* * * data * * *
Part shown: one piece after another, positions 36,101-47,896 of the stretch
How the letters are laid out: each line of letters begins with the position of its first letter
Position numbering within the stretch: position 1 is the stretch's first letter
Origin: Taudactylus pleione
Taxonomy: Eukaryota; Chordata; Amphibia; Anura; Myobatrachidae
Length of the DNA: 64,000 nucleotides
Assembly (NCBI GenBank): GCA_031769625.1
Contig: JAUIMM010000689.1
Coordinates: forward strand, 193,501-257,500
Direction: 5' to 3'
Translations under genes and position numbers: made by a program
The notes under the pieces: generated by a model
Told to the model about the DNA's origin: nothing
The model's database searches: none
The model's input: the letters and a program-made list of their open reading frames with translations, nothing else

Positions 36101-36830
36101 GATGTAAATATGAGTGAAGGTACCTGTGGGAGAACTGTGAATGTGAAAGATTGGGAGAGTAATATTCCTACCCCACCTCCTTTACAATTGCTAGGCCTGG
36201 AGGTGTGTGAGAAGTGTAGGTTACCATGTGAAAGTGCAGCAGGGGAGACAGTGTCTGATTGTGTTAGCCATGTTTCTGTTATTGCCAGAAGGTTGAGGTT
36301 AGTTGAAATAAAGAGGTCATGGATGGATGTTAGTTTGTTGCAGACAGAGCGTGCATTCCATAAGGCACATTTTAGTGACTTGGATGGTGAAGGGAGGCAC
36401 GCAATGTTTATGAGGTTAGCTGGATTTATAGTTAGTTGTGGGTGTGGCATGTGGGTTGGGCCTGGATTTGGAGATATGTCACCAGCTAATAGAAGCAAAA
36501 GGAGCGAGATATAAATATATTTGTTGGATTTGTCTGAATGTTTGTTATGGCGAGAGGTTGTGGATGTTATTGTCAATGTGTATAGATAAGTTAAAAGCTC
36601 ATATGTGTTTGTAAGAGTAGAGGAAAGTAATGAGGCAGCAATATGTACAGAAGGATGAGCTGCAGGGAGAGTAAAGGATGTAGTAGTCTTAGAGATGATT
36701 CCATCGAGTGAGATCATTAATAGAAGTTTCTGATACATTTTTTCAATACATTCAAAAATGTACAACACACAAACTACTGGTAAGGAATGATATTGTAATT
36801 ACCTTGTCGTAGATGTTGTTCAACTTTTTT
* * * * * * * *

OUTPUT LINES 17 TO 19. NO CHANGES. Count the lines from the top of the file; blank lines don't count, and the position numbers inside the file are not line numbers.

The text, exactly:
36101 GATGTAAATATGAGTGAAGGTACCTGTGGGAGAACTGTGAATGTGAAAGATTGGGAGAGTAATATTCCTACCCCACCTCCTTTACAATTGCTAGGCCTGG
36201 AGGTGTGTGAGAAGTGTAGGTTACCATGTGAAAGTGCAGCAGGGGAGACAGTGTCTGATTGTGTTAGCCATGTTTCTGTTATTGCCAGAAGGTTGAGGTT
36301 AGTTGAAATAAAGAGGTCATGGATGGATGTTAGTTTGTTGCAGACAGAGCGTGCATTCCATAAGGCACATTTTAGTGACTTGGATGGTGAAGGGAGGCAC